Maxwell’s lawyers ask judge to al­low bail

Miami Herald - - Sports - BY BEN WIEDER bwieder@mc­

Ghis­laine Maxwell’s lawyers ar­gued Fri­day that the al­leged for­mer madam of dis­graced fi­nancier Jef­frey Ep­stein has been un­fairly blamed for Ep­stein’s sex crimes and should be re­leased on bail to avoid catch­ing COVID-19.

”Ghis­laine Maxwell is not Jef­frey Ep­stein,” her lawyers wrote.

Fur­ther, they wrote that “the COVID-19 pan­demic rep­re­sents an un­prece­dented health risk to in­car­cer­ated in­di­vid­u­als,” and ar­gued that both Maxwell’s health and her abil­ity to re­ceive a fair de­fense would be at risk due to the spread of COVID-19 in fed­eral pris­ons and the re­stric­tions placed on con­tact be­tween lawyers and their clients be­cause of it.

Maxwell’s lawyers fo­cused on rul­ings by the same fed­eral judge, Ali­son Nathan, who is pre­sid­ing over Maxwell’s case in the South­ern Dis­trict of New York in which she had granted de­fen­dants bail be­cause of COVID-19 con­cerns.

“They know their au­di­ence well,” said David We­in­stein, a for­mal fed­eral pros­e­cu­tor.

Maxwell was ar­rested last week on four charges of sex traf­fick­ing of a mi­nor and two charges of per­jury. Fed­eral pros­e­cu­tors al­lege that she re­cruited and groomed three girls be­tween 1994 and 1997 to be sex­u­ally abused by Ep­stein and took part in the abuse her­self in one of the in­stances.

“Maxwell’s pres­ence as an adult wo­man helped put the vic­tims at ease as Maxwell and Ep­stein in­tended,” said Au­drey Strauss, the act­ing U.S. at­tor­ney, in an­nounc­ing the charges against Maxwell at a Thurs­day news con­fer­ence.

Maxwell has been ac­cused by Ep­stein’s vic­tims of re­cruit­ing them for sex­ual ex­ploita­tion by Ep­stein when they were girls, sometimes par­tic­i­pat­ing in sex acts along with the mul­ti­mil­lion­aire. He faced charges for the al­leged abuse more than a decade ago but was given an ex­cep­tion­ally le­nient sen­tence that re­ceived re­newed scru­tiny af­ter the Miami Her­ald’s 2018 Perver­sion of Jus­tice se­ries.

In the wake of the se­ries, then-U.S. La­bor Sec­re­tary Alexan­der Acosta, who had been the U.S. At­tor­ney for South­ern Florida that signed off on Ep­stein’s le­nient sen­tence, re­signed from the Trump ad­min­is­tra­tion. The res­ig­na­tion came af­ter fed­eral pros­e­cu­tors brought new charges against Ep­stein last July af­ter re­turn­ing their at­ten­tion to Ep­stein’s al­leged crimes.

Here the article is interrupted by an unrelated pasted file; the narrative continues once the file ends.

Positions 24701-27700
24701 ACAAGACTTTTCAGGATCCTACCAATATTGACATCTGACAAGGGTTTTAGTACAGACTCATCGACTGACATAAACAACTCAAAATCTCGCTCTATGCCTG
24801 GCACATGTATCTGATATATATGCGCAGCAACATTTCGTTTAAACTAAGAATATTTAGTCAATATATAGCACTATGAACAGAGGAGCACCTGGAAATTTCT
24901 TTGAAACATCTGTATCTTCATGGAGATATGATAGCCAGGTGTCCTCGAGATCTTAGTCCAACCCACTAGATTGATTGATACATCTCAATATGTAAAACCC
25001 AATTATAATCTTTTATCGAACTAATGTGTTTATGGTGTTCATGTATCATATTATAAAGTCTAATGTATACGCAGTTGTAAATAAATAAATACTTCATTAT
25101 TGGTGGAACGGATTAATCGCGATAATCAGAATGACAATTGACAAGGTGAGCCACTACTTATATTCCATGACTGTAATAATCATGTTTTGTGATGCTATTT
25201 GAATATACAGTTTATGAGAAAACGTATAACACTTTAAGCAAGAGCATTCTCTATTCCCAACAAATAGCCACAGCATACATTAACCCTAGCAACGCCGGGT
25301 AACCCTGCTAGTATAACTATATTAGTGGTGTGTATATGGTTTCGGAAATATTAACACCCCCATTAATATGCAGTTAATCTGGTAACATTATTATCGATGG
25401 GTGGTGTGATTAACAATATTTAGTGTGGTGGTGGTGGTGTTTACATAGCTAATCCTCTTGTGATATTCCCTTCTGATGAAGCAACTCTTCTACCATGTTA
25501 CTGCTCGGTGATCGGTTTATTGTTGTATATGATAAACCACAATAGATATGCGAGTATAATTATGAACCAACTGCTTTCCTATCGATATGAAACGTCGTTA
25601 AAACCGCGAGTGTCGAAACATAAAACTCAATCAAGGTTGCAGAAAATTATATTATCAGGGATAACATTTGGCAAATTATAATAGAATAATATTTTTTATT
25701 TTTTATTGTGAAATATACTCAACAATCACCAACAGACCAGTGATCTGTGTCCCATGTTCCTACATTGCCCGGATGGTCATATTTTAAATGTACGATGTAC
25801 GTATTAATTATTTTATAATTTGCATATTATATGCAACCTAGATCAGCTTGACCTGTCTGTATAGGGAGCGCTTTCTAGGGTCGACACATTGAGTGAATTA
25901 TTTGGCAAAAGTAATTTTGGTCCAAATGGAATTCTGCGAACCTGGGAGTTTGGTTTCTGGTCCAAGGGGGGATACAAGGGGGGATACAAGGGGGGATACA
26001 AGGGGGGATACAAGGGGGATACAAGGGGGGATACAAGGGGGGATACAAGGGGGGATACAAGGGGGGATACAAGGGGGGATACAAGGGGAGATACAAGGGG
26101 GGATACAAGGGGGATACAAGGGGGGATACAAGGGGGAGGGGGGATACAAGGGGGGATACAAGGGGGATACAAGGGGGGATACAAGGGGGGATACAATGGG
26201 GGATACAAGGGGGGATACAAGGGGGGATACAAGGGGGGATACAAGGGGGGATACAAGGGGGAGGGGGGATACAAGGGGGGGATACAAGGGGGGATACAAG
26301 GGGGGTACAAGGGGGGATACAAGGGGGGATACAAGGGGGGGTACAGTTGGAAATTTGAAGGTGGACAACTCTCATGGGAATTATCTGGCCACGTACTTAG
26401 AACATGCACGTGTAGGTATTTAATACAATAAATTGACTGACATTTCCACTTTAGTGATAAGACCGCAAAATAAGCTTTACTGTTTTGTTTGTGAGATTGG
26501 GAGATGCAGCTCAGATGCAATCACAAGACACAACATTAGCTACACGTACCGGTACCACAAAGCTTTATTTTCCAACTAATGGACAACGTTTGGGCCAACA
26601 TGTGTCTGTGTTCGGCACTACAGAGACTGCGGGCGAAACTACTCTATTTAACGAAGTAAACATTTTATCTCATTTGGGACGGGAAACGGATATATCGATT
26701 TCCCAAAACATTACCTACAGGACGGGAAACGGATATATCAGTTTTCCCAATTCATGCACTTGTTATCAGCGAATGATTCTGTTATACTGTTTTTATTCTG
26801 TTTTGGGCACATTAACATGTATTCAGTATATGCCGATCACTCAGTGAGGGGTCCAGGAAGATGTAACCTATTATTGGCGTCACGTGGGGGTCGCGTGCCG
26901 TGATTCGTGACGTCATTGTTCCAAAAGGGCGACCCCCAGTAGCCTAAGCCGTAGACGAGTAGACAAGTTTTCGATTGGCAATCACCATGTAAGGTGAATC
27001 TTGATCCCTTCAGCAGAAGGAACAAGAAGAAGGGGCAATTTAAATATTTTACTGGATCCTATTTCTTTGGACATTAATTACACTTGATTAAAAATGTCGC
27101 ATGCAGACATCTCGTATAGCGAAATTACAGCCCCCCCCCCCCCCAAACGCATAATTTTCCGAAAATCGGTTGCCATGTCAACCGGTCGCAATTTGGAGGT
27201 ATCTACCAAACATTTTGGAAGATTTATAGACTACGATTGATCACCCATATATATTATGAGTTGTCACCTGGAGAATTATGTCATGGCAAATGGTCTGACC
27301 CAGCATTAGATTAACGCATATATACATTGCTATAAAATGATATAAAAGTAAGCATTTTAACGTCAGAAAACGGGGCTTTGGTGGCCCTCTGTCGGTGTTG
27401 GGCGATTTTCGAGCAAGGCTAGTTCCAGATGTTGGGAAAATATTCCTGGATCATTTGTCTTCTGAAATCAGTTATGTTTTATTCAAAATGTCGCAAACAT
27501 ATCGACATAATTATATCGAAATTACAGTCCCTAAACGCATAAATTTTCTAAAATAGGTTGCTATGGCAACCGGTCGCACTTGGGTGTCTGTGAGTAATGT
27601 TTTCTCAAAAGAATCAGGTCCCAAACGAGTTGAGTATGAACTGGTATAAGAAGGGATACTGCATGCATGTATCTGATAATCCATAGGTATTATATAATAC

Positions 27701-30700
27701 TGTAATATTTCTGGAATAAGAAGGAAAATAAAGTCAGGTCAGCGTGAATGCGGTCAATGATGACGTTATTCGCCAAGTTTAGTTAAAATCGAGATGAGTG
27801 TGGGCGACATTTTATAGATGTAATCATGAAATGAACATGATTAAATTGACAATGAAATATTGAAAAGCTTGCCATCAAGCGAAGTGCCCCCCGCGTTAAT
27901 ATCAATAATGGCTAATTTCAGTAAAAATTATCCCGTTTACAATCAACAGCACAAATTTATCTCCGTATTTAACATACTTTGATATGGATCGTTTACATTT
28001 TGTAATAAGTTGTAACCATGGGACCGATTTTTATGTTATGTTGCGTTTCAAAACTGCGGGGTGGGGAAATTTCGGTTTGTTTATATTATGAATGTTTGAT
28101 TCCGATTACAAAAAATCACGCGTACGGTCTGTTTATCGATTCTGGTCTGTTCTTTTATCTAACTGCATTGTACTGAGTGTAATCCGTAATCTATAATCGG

Ep­stein was found dead in a fed­eral prison last Au­gust, a month af­ter the charges, one day af­ter doc­u­ments were un­sealed in a fed­eral law­suit pro­vid­ing greater de­tail about Maxwell’s al­leged role in his abuse of girls. Fed­eral of­fi­cials have re­port­edly been con­cerned that Maxwell might also pose a risk of sui­cide and re­moved her clothes and bed­sheets and forced her to wear pa­per at­tire, ac­cord­ing to The Associated Press.

A fil­ing last week by fed­eral pros­e­cu­tors ar­gu­ing that Maxwell should be de­nied bail painted a por­trait of Maxwell’s at­tempts to evade the spot­light in the past year, since Ep­stein was ar­rested on fed­eral charges, and her con­sid­er­able wealth.

Maxwell fre­quently moved large sums of money be­tween 15 bank ac­counts over the past sev­eral years. She holds pass­ports for three coun­tries and moved a number of times within the United States in that time pe­riod be­fore ul­ti­mately mov­ing to a re­mote New Hamp­shire es­tate, pur­chased with cash through a shell com­pany in De­cem­ber, where Maxwell was ul­ti­mately ar­rested last week.

Maxwell fre­quently used a pseu­do­nym when re­ceiv­ing pack­ages and toured the New Hamp­shire home be­fore it was pur­chased us­ing an alias.

But rather than evad­ing au­thor­i­ties, Maxwell’s lawyers ar­gue that she was sim­ply seek­ing to avoid the spot­light and had been in reg­u­lar con­tact with the gov­ern­ment through her lawyers dur­ing that time pe­riod. They ar­gue that Maxwell has strong ties to the United States, where she has lived for nearly 30 years, and that her wealth and mul­ti­ple pass­ports don’t au­to­mat­i­cally maker her a flight risk be­cause that “would re­quire that ev­ery de­fen­dant with mul­ti­ple cit­i­zen­ship and fi­nan­cial means be de­nied bail, which is sim­ply not the law.”

Maxwell’s lawyers pro­pose that she be re­leased on $5 mil­lion bail se­cured by a $3.75 mil­lion prop­erty in the United King­dom. They pro­pose that she be con­fined to a New York home with elec­tronic GPS mon­i­tor­ing, with con­tact lim­ited to close friends, fam­ily and her lawyers and her travel re­stricted within New York.

We­in­stein, the for­mer fed­eral pros­e­cu­tor, said he thought the bail pro­posal pre­sented by Maxwell’s lawyers had a shot of sway­ing the judge, but that he thought their pro­posal was too low.

“I be­lieve that she has at least a now 50-60% chance of get­ting bond, but per­haps sup­ported by a dol­lar amount much higher than the $5 mil­lion her lawyers have sug­gested and se­cured by prop­erty in the U.S.”

Spencer Ku­vin, a lawyer who rep­re­sents sev­eral al­leged vic­tims, said it would be “com­pletely ab­surd” for Maxwell to be granted bail.

“She has un­lim­ited re­sources and three sep­a­rate pass­ports,” Ku­vin said. “She is charged with heinous crimes for over 20 years. She de­serves to be put be­hind bars for­ever.”

Fed­eral pros­e­cu­tors will have un­til Monday af­ter­noon to re­spond to the fil­ing and Maxwell will then be ar­raigned and face a re­mote hear­ing on her bail re­quest Tues­day in New York.

Town of Brad­ford, New Hamp­shire

Ghis­laine Maxwell lived at this se­cluded, 156-acre, mil­lion-dol­lar es­tate prop­erty in Brad­ford, N.H., be­fore her ar­rest July 2.

Ghis­laine Maxwell, Jef­frey Ep­stein’s al­leged pro­curer of young women, was ar­rested last week in New Hamp­shire.

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